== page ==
Clinical presentation and natural history of patients with essential thrombocythemia and the Philadelphia chromosome.
Six women presented with the clinical picture of essential thrombocythemia (ET) without the anemia, marked splenomegaly, and extreme leukocytosis characteristic of chronic myelogenous leukemia (CML). All had the Philadelphia chromosome on karyotype analysis of the bone marrow. Peripheral basophilia was present in four cases, providing a clinical clue that the Philadelphia chromosome might be present. Marrow biopsy showed granulocytic hyperplasia and either small megakaryocytes or sheets of megakaryocytes with marked atypia, findings that are more typical of CML than ET. The clinical importance of finding the Philadelphia chromosome in patients who seem to have ET is in assessing prognosis. ET generally follows a chronic, indolent course. However, five of these six patients who had the Philadelphia chromosome underwent clinical transition to the accelerated phase of CML or blastic leukemia in 4-7 years.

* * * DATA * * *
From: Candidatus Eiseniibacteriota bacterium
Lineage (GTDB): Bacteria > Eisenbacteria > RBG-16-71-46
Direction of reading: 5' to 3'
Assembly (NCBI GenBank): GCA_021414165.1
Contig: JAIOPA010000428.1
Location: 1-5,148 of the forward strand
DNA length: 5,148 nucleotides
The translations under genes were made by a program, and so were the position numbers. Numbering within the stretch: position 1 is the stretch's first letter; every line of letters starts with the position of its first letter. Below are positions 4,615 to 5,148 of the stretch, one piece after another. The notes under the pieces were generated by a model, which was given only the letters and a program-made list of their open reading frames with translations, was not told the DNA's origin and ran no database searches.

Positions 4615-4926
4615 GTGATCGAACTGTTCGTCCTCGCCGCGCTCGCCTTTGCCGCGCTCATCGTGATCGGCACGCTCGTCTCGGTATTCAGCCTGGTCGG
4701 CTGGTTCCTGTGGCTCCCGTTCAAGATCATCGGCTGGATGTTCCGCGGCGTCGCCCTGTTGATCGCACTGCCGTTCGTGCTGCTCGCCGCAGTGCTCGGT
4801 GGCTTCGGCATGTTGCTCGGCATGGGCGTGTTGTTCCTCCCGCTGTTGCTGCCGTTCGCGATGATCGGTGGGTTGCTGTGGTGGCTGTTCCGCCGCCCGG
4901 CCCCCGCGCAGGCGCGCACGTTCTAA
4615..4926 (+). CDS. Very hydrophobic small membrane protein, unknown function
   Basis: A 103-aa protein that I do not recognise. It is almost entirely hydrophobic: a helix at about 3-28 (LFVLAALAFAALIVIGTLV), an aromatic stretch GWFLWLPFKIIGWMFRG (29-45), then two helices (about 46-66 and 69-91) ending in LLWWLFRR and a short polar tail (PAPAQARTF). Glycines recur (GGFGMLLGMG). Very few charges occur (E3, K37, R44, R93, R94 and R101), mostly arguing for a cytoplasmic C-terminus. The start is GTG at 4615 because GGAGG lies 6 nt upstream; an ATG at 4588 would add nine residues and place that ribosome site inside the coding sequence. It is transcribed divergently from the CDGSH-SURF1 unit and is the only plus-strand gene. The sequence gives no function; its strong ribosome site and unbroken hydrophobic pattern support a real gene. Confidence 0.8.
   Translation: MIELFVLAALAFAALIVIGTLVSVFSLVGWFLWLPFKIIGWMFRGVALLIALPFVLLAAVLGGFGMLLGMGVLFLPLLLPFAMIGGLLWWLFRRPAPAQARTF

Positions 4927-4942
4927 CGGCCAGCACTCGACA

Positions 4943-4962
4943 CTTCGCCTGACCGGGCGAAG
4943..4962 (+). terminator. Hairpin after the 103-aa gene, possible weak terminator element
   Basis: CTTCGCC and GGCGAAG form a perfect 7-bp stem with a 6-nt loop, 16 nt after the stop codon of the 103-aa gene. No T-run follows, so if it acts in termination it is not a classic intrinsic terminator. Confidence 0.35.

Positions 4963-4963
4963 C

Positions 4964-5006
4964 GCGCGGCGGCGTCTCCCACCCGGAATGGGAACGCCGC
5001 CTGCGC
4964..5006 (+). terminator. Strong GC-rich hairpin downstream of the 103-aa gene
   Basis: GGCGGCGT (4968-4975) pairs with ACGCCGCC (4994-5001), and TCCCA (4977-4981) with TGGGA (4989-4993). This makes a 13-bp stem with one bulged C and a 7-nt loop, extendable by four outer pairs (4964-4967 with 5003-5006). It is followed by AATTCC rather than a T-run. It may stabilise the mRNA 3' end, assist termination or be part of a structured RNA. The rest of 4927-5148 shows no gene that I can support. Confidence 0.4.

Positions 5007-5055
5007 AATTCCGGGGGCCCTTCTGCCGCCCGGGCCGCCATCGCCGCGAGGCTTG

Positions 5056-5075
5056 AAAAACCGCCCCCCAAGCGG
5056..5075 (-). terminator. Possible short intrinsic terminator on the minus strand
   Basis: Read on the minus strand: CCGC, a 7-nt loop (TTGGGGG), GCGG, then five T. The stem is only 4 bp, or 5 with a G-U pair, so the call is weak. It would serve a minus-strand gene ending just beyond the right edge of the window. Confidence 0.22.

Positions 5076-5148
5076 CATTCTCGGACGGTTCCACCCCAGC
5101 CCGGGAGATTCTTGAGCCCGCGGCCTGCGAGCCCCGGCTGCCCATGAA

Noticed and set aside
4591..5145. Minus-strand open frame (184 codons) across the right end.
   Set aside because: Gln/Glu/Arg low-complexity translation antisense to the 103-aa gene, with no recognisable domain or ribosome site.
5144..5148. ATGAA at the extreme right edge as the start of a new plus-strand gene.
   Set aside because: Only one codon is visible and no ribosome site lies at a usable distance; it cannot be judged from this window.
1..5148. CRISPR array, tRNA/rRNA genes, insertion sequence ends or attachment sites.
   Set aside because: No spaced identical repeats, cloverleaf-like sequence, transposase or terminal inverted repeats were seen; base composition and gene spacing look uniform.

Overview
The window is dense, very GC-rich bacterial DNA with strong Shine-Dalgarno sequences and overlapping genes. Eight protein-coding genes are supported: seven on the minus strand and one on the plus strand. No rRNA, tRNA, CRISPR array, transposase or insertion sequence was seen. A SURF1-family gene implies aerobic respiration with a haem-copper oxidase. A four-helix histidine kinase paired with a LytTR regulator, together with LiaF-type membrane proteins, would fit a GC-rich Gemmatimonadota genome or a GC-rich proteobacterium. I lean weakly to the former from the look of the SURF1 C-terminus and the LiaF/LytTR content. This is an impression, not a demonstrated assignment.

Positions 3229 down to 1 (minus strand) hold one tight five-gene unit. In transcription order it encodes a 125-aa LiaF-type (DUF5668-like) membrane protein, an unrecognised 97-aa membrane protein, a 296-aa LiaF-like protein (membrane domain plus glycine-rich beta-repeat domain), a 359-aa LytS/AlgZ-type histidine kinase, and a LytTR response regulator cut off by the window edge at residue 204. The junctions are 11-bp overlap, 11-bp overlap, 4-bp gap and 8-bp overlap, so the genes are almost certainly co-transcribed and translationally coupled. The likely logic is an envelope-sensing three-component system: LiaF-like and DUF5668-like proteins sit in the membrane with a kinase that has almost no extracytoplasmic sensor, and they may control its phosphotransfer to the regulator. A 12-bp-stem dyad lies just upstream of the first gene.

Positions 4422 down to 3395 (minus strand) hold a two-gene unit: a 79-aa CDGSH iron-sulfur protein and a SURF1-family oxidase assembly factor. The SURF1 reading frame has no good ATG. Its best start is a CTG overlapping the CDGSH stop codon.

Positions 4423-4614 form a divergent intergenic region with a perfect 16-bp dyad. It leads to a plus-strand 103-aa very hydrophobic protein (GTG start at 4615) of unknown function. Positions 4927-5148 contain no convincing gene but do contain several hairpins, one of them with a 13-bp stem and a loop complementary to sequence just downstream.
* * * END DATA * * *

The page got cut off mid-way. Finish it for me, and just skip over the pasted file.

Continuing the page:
Stoll, DB; Peterson, P; Exten, R; Laszlo, J; Pisciotta, AV; Ellis, JT; White, P; Vaidya, K; Bozdech, M; Murphy, S
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